Both policies had identical supplementary payment provisions, providing coverage for "[a]ll costs taxed against the insured" in any suit "we [the insurer] defend," and for prejudgment and postjudgment interest.
II. The Underlying Action
On January 7, 2005, Ron and Maureen Ashley (the Ashleys) filed a complaint against Ruth and George Dunmore (the Dunmores) in an action entitled Ashley v. Dunmore, Sacramento County Superior Court, case No. 05AS00066 (the underlying action). The complaint alleged that in November 2002, the Ashleys agreed to purchase the Sunflorin Village Apartment Complex (Sunflorin or the property) from the Dunmores. Immediately prior to the sale, the Dunmores or their property manager, FPI Management, Inc. (FPI), hired Five Star to remediate dry rot in the property's exterior wood siding, trim, and decks. While doing the repair work, [the Dunmores and FPI] discovered "substantial and pervasive dry rot damage to the Property's exterior building envelope, wood siding, trim, decks and balconies." The dry rot "in many instances compromised the structural integrity of the balconies and guard rails, posing serious safety risks to the tenants and visitors to the Property." Nonetheless, because [the Dunmores] had decided to sell the property, "they elected to not correct the safety hazards and/or replace the dry rotted wood, but instead to conceal the dry rot damage by, among other things, fastening new trim to defective wood, or covering the dry rot damage with new paint." The Dunmores did not disclose the existence of the dry rot damage to the Ashleys, and the Ashleys did not discover it until after the close of escrow.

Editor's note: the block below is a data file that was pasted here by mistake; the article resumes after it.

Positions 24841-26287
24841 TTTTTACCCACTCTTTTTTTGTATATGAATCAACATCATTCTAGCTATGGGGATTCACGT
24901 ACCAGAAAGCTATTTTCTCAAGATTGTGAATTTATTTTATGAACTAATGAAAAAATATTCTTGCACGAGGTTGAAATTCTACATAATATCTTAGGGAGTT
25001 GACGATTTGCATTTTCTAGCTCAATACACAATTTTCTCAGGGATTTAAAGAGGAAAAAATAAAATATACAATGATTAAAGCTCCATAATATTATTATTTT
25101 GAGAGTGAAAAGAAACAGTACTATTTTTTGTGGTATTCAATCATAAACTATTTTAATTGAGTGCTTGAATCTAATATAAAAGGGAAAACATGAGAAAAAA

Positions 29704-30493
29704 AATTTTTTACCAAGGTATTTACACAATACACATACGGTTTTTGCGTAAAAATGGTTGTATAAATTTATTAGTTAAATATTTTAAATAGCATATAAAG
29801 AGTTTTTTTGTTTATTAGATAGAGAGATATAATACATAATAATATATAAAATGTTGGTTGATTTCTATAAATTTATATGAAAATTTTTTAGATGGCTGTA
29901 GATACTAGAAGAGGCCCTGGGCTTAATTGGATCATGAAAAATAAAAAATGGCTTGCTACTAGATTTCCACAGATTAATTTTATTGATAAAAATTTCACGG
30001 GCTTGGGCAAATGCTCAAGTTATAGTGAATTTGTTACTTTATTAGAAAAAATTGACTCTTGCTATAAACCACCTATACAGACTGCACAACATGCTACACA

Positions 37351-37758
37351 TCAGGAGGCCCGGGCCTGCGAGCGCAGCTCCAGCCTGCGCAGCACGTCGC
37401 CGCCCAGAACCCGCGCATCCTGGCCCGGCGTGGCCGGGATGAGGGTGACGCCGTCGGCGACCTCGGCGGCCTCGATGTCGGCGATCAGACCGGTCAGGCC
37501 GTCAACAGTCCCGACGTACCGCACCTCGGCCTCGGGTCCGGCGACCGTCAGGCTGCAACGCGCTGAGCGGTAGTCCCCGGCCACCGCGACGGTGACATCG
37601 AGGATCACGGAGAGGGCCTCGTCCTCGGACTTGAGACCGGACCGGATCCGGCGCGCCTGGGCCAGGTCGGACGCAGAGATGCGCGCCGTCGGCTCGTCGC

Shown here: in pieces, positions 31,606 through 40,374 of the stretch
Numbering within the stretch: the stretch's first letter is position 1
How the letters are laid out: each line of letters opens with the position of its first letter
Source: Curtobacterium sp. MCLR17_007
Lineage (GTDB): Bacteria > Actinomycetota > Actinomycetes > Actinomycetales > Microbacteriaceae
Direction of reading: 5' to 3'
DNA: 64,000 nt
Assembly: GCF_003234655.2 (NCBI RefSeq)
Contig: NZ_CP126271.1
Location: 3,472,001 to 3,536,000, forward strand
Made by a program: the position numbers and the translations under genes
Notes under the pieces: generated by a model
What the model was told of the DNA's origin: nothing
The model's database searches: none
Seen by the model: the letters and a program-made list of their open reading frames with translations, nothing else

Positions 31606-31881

On March 16, 2005, the Dunmores cross-claimed against FPI and Five Star. They alleged that "[i]n or about November of 2002, FPI and Five Star entered into an agreement evidenced by one or more writings ('the Remediation Agreement') in which Five Star agreed to perform dry rot remediation at the Property. The Dunmores are informed and believe and thereon allege that, in the Remediation Agreement, Five Star agreed, among other things, to locate and replace wooden structures on the Property which were affected by dry rot." However, "FPI and/or Five Star intentionally or negligently failed to locate and replace or otherwise remediate wooden structures on the Property which were affected by dry rot, and performed their work in such a manner as to cover some dry rot conditions on the Property with new wooden structures so that the dry rot conditions were no longer visible." Accordingly, "[a]n actual controversy has arisen and now exists between the Dunmores and [FPI and Five Star] in that the Dunmores contend, and [FPI and Five Star] deny, that, as between the Dunmores and [FPI and Five Star], responsibility, if any, for the damages claimed by [the Ashleys] herein rests entirely or partially on [FPI and Five Star], and that, as a result, [FPI and Five Star] are obligated to partially or fully indemnify the Dunmores for any sums, including attorneys' fees, expenses, and costs of suit, that the Dunmores may incur in defense of [the Ashleys'] Complaint, as well as for any damages, judgment, attorneys' fees, expenses, costs of suit, or other awards recovered by [the Ashleys] against the Dunmores."
III. Tender of the Underlying Action
Five Star tendered the defense of the underlying action to Arrowood in June 2005. On July 5, 2005, Arrowood agreed to defend Five Star under a reservation of rights.
On May 10, 2006, Arrowood tendered Five Star's defense to Travelers. Arrowood advised Travelers that its initial investigation indicated that Five Star had done dry rot repair at Sunflorin during Arrowood's policy period (July 1, 2002, to July 1, 2003), but "[f]urther investigation with the named insured and the property manager determined there were proposals/contracts for dry rot repair that dated back to your [Travelers'] policy period."